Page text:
If u are a heavy internet user -downloads,torrent,e-Shop,banking, don't use a free antivirus. Get a good one for 30-40$ at year. Is not too much. Free antivirus have an average of 60%-70% successful protection, a good paid one give always 96%-98% protection, some do even a goodly 99,6%. I clean every week a good number of computers "protected" by free antiviruses, especially Avast and AVG. Is your choice..this is my advice. Edit: surf always with caution and don't download any crap.
I've used Norton 360 and Avira. The Norton subscription cost ~$60 per year. Avira is free. I'm not sure about the virus scanner, as I don't use Avira's for the most part. But Avira has better internet security protection than Norton 360.
User education is definitely a more effective method of protection than any Antivirus program will ever be, but you're fighting a very steep uphill battle with that one.
Now if the user is educated on what is ok and what isn't on the web, they don't need a paid AV client - a free one will do just fine. Based on the original post, we can't really tell where the OP's level of computer education is at. He/She is simply asking for recommendations for a free antivirus client for 64 bit Windows 7.
Download & Install the following 3 freewares. It forms a free complete security suite for your system!
1. Avira Anvivir - http://www.free-av.com/en/download/index.html .
Avira has very good internet security, real time updates, great overall protection.
I just dumped Kaspersky (which is great security-wise but really bogged down my PC) and I tried the following:
MSE - installs great, performs great and doesn't slow down my machine. However, configuration is limited, especially when it comes to scheduling custom scanning.
Avira - one of the top rated free scanners. The downside I had was the free version had no e-mail scanning. Otherwise, another fine choice. Again, light on resources.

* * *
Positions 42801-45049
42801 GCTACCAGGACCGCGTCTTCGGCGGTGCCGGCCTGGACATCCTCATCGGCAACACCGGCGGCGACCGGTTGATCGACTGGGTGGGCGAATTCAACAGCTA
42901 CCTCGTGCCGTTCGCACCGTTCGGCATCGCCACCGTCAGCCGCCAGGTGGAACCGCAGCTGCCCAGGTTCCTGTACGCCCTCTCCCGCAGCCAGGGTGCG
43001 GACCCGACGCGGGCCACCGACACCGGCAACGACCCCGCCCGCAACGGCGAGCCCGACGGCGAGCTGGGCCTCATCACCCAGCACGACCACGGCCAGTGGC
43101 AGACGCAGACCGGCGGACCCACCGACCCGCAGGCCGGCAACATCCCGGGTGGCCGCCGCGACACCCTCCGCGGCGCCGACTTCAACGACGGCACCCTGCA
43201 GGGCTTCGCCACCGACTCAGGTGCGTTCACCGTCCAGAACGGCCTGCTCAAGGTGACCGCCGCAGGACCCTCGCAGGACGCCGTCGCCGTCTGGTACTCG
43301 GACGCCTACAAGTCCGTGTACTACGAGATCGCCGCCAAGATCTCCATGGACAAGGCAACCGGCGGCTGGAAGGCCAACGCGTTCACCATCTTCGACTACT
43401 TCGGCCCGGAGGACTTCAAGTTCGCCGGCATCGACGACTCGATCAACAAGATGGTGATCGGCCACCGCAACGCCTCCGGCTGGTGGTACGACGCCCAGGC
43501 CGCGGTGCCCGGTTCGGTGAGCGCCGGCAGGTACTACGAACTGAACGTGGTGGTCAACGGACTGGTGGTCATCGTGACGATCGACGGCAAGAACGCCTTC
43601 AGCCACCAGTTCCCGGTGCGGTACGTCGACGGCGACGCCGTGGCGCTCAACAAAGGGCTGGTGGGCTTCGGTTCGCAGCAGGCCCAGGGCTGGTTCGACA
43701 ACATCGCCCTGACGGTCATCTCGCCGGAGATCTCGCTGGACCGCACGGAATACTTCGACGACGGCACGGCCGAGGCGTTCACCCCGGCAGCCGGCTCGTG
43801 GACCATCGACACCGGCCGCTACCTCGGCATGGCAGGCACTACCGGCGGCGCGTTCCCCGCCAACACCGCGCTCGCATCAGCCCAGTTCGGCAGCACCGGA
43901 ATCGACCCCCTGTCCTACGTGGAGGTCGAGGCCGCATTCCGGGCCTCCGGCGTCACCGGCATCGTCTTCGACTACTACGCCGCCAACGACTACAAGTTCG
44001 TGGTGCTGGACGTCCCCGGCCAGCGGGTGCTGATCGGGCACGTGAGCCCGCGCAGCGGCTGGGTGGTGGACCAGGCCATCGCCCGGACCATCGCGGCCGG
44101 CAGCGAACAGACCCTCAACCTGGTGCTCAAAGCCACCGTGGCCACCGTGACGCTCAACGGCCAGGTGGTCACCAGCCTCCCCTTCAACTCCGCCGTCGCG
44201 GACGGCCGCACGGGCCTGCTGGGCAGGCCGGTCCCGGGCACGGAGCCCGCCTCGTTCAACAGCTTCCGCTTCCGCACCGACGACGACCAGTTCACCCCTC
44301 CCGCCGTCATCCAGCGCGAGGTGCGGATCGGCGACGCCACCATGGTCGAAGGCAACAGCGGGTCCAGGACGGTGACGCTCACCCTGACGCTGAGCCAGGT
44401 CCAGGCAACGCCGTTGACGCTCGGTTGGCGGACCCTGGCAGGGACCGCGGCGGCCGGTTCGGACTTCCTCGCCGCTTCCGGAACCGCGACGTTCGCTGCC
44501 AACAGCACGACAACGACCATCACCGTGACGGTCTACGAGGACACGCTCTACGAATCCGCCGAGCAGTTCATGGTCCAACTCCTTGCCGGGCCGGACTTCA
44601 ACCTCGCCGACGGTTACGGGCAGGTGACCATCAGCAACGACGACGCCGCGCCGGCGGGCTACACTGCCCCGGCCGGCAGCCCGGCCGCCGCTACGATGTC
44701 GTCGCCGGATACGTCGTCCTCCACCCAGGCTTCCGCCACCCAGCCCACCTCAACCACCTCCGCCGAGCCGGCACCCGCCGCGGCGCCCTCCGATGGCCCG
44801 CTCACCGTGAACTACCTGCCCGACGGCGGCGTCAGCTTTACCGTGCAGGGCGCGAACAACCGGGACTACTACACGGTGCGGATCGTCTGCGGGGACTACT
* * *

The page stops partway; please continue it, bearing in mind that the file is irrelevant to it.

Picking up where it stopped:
Avast - another great choice that is light on PC resources. What sold me was even the free version didn't have nagging screens, it did email scanning, etc. In fact, after running this for awhile, I decided to just get the Internet Security Suite from them and I love it.
Kaspersky, as great as it was security-wise (and sometimes, it was TOO good that it blocked legit sites and I could NEVER get it to allow them through no matter how much tinkering I did with rules, etc) just slowed down my system. Boot up and login times were increased by 15+ seconds. It also affect the launching of applications, like Firefox, by causing them to take 10+ seconds to launch.
Once I removed Kaspersky and installed Avast, my system responded SO much better.
If you would've read that, that's for the AntiVir ProActiv.
Quote from PDF of AVIRA:
"Reference: Configuration options
The option does not include any shortcuts, but refers exclusively to symbolic links
(generated by mklink.exe) or Junction Points (generated by junction.exe) which are
transparent in the file system.
Search for Rootkits before scan
If this option is enabled and a scan is started, the scanner scans the Windows system
directory for active rootkits in a so-called shortcut. This process does not scan your
computer for active rootkits as comprehensively as the scan profile Scan for rootkits,
but it is significantly quicker to perform. Important
The rootkit scan is not available for Windows XP 64 bit !"
Free? The free versions won't help you much if a real threat comes along. They're lightweight. But you do have an x64 OS, so security isn't such an issue as with an x86 one. If you really want free (and legally so of course), I would say Microsoft Security Essentials + keeping Windows Defender on real-time alert for spyware. If you wanna pay, I like AVG or Panda (yeah it was a joke but now it's great); they're both very vigilant and light on the system (unlike Norton, McAffee etc.).
If you wanna pay, I like AVG or Panda (yeah it was a joke but now it's great); they're both very vigilant and light on the system (unlike Norton, McAffee etc.).
I feel the need to dispel to rumor that Norton products are still resource hungry. They are not. After having beta tested, and then using the final versions of both the 2009 and 2010 consumer oriented Norton Antivirus and Norton Internet Security, these 2 programs are no where near what they used to be like on system resources. Symantec really cleaned up their act after their 2008 products shipped. There was a lot of criticism over the resource usage (actually there had been a lot of criticism ever since their 2005 products appeared) and they finally decided to do something about it.
And do something they did. 2009 was like night and day compared to how resource hungry 2008 and previous was. Not perfect by any means, but a huge step in the right direction. And when 2010 appeared, it was just as good. The folks at Symantec have really gotten it through their heads that a program that bogs down the system only makes their customers want to look elsewhere. So next time you want to make a comment like that, please make sure you know what you are talking about first.